I've been trying to refresh my Haskell skills and Paul Callaghan recommended I read the paper "A History of Haskell: Being Lazy With Class", which I found (surprisingly?) fascinating. Three facts about Haskell that I didn't know jumped out at me:
The notion of Lazy Evaluation in a programming language was invented independently at least three times, but once here at Newcastle University by Peter Henderson (in collaboration with James H. Morris Jr of Xerox PARC). The paper was published as Technical Report 85 and the full text is available (albeit as an 11MB PDF of scanned pages).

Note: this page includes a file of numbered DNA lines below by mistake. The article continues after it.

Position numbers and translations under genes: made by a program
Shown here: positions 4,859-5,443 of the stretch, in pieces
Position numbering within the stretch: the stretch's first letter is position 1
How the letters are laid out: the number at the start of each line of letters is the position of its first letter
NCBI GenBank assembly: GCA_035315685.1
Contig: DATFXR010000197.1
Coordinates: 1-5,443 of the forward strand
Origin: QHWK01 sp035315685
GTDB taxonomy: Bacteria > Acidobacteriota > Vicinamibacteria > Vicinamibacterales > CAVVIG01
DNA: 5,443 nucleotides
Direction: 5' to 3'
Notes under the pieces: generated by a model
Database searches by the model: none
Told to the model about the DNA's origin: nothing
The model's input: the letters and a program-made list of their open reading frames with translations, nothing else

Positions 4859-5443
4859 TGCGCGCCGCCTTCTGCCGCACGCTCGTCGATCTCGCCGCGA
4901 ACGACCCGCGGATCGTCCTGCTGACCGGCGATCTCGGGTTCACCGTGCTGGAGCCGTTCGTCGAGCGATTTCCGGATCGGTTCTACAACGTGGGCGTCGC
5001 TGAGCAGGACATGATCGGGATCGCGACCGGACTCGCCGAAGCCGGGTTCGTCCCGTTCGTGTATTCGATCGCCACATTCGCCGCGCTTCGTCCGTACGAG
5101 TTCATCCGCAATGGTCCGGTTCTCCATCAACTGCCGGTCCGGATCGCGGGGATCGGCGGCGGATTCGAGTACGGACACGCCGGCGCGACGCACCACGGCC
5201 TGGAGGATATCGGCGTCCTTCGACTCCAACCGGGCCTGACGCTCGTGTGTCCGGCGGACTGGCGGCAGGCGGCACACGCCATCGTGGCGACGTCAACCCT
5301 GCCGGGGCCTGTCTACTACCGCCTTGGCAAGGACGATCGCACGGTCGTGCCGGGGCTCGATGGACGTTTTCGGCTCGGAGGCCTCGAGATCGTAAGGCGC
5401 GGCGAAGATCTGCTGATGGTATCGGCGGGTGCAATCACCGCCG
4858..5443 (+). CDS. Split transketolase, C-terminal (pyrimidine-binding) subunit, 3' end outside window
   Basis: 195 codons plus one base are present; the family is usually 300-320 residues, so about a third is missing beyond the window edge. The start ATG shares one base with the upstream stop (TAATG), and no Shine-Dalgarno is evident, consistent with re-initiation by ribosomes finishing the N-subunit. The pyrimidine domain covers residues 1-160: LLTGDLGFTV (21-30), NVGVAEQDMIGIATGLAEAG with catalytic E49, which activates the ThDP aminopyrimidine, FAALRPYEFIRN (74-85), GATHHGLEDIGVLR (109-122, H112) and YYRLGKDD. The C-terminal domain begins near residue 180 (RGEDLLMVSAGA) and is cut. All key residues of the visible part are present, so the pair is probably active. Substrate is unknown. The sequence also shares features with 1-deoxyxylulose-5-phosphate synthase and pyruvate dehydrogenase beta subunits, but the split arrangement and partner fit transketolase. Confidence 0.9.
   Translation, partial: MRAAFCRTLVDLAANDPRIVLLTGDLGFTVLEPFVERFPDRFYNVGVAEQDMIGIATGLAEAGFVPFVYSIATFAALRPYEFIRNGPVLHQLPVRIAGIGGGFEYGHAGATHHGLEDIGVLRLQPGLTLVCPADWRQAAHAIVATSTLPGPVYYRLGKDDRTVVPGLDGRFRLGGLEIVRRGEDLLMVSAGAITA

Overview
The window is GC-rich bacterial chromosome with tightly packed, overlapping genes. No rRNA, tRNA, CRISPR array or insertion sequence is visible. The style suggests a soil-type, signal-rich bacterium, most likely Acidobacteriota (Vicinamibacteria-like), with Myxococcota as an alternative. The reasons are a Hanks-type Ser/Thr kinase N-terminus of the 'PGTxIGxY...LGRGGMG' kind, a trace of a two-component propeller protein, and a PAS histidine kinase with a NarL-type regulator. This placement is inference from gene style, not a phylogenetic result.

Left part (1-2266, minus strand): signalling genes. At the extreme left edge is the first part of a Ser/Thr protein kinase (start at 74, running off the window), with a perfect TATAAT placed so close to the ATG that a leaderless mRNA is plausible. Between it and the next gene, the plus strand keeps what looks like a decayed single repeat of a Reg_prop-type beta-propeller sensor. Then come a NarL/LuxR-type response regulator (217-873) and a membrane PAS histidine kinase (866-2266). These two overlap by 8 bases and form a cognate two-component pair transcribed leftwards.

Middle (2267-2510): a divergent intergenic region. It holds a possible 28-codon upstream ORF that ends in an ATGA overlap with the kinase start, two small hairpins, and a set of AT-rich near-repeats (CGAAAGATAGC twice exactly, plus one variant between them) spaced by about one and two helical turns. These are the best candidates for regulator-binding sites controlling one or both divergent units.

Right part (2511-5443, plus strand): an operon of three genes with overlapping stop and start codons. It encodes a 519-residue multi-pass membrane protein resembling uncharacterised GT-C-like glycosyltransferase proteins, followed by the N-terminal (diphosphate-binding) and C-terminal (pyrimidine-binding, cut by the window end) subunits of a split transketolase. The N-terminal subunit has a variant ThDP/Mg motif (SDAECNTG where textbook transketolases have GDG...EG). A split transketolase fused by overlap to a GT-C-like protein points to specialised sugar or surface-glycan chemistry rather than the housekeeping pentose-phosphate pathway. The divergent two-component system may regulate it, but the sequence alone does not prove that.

Despite Haskell's popularity as a platform for formal computing science, the language itself is does not have formally specified semantics (or at least didn't when this paper was written, ten years ago)
When I was first exposed to Haskell, the worlds of functional programming and "real world" programming seemed far apart. (This perception was largely due to my own experiences, exposures and biases). In the time since, we've witnessed many FP concepts and ideas gain traction in that "real world", such as Lambda Expessions in Java 8. However, the reverse is also true, and Haskell's heirarchical module names are largely borrowed from Java's heirarchical package naming scheme.